Steven Moffat has stated that, in this iteration of The Doctor’s and Clara’s relationship — as journeying with a time-traveller, that there should be actual consequences in doing so. Yet what consequences did Clara suffer as a result of her actions: especially in “Dark Water?” The Doctor kicked people out of his TARDIS for less than what she did in that episode. And barring that: The Doctor is Clara’s friend. She was there in all parts of his life. In fact, the only episode that I truly respected her in this iteration was “Listen” where she was there at both Danny and The Doctor’s very beginnings and provided them insight, inspiration, and strength while, in turn, she gained a whole other understanding of them. You know: character-development … or so it seemed at the time.
So why, realistically speaking, could Clara fall in love with a man she clearly doesn’t respect and then suddenly betray her best friend and threaten everything that made him who he is?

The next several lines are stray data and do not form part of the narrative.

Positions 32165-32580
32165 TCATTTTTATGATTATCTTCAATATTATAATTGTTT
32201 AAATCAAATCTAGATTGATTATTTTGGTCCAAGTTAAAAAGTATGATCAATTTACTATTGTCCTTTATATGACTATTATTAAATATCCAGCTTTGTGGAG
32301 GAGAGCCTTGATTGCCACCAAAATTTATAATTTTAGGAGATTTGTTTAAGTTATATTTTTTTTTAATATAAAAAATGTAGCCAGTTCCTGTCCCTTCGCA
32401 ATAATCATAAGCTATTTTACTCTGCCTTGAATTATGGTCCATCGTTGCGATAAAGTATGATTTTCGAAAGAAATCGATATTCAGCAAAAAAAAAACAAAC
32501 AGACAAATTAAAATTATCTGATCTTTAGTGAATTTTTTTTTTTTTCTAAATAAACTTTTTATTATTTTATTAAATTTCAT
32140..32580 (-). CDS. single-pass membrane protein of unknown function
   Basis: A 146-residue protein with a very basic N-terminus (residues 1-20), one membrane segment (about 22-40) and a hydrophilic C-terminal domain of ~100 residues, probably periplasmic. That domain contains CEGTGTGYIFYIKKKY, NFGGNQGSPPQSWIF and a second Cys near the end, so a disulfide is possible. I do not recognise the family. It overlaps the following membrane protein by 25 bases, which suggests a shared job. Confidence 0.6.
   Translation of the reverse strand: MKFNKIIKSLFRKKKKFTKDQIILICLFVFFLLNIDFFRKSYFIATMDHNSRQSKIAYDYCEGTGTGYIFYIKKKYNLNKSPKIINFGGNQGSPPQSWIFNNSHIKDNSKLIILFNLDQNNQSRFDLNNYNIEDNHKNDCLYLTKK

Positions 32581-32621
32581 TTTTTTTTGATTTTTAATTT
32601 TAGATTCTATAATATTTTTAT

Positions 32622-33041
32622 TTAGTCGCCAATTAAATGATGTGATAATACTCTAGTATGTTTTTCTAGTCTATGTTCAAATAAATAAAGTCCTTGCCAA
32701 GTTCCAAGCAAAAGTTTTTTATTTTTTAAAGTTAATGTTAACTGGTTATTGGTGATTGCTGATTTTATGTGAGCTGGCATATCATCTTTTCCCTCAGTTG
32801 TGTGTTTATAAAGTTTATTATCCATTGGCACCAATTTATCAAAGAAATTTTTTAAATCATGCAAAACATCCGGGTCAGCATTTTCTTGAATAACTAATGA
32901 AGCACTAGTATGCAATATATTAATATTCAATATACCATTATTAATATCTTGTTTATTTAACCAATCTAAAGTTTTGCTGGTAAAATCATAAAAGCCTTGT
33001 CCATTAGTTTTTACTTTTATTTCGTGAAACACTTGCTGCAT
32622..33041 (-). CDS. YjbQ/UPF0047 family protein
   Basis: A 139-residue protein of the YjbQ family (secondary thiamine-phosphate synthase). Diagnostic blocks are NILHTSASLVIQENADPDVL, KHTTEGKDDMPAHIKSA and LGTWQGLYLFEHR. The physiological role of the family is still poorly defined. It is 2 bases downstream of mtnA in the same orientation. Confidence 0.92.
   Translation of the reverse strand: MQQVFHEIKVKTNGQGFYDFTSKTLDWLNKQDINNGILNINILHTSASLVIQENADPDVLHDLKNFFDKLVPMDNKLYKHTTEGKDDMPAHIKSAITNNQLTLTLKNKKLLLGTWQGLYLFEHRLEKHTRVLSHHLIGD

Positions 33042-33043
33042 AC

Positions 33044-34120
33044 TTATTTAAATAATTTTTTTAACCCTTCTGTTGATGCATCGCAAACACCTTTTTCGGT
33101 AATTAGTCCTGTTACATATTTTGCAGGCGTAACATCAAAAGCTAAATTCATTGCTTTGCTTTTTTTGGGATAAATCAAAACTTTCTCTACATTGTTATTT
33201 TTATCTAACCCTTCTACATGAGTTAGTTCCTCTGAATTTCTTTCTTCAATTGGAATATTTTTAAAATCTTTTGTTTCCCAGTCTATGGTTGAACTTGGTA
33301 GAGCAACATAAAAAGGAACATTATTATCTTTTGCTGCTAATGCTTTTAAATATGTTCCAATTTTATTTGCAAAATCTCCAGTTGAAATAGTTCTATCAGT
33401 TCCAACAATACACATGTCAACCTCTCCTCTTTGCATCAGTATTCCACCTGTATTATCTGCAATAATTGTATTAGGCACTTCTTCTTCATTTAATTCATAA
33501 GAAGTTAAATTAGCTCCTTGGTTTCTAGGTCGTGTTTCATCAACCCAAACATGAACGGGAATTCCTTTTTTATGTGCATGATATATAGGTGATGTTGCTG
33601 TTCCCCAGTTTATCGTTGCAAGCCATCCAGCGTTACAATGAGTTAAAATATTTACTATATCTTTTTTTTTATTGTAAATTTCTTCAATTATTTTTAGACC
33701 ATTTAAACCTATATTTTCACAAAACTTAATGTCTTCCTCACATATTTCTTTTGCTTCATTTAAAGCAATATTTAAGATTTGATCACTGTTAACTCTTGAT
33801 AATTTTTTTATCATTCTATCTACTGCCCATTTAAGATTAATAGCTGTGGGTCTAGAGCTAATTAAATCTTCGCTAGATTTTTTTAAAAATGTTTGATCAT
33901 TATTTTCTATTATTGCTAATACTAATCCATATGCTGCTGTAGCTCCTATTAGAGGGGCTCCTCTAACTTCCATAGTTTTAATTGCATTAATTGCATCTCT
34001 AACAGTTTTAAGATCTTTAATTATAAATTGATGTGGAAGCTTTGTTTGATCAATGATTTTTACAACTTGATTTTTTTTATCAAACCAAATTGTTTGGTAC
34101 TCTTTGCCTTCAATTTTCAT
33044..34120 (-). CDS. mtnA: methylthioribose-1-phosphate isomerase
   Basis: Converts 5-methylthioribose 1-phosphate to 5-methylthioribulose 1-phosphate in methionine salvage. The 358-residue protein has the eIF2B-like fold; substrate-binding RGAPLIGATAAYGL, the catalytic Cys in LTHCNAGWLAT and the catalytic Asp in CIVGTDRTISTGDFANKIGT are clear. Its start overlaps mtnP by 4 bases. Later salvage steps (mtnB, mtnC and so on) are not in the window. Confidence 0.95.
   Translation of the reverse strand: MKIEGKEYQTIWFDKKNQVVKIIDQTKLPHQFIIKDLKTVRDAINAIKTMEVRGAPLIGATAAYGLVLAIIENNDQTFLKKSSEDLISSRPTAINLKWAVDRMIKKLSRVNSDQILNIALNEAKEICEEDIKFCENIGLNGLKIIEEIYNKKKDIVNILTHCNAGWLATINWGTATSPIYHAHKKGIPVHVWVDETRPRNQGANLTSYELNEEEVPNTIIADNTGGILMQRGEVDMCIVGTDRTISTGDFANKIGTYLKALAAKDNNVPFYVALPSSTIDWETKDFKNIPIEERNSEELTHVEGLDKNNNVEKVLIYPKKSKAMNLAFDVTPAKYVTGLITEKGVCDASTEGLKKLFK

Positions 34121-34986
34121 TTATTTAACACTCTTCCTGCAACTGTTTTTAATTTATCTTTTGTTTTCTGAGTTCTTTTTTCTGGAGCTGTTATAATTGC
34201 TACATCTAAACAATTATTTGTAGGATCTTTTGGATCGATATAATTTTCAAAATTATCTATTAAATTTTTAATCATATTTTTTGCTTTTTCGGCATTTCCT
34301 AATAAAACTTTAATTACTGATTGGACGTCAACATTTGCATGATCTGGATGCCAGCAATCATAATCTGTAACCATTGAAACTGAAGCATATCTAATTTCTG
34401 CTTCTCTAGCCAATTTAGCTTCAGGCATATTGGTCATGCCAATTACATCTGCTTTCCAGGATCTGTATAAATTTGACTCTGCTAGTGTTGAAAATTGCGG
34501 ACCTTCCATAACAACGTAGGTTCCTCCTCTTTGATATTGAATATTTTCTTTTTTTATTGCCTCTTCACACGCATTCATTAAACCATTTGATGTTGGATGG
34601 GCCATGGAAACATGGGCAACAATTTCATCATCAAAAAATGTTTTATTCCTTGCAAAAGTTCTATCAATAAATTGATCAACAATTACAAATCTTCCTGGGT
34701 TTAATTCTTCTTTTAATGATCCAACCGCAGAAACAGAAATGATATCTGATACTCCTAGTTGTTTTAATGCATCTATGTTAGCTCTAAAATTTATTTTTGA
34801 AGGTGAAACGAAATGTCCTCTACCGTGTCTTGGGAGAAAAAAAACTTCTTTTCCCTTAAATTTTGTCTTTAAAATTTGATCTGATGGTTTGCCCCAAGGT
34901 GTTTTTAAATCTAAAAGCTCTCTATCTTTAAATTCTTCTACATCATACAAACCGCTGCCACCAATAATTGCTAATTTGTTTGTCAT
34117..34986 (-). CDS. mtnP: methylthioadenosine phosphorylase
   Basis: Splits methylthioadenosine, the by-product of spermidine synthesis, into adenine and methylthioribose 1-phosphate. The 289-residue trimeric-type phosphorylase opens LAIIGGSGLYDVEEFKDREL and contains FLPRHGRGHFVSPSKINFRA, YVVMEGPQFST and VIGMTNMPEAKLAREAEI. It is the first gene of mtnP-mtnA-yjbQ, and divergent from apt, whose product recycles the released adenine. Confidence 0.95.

And even here, there was promise. We saw that Clara was part of Missy’s plan: that Missy had brought her and The Doctor together from the very beginning. Hell, we even saw that nice snippet from “Death in Heaven” where Clara tells a a Cyberman that “Clara Oswald doesn’t exist.”
But nothing happened with that, aside from it going to an extremely obnoxious and derpy place that doesn’t even convince a basic Cyberman.
It’s just like Moffat teasing that Orson Pink, the time traveller in “Listen” was just from a branch of the Pink family and not necessarily Danny and Clara’s descendant. Both have tension built up and both end with equally disappointing conclusions.
All of this is just downright frustrating to watch and I have to admit that while I was losing patience with Clara after “Kill the Moon” I lost all respect for the character after “Dark Water”: and the fact that she seemed to have learned nothing from her actions and that even after that she continued to bully The Doctor into other decisions.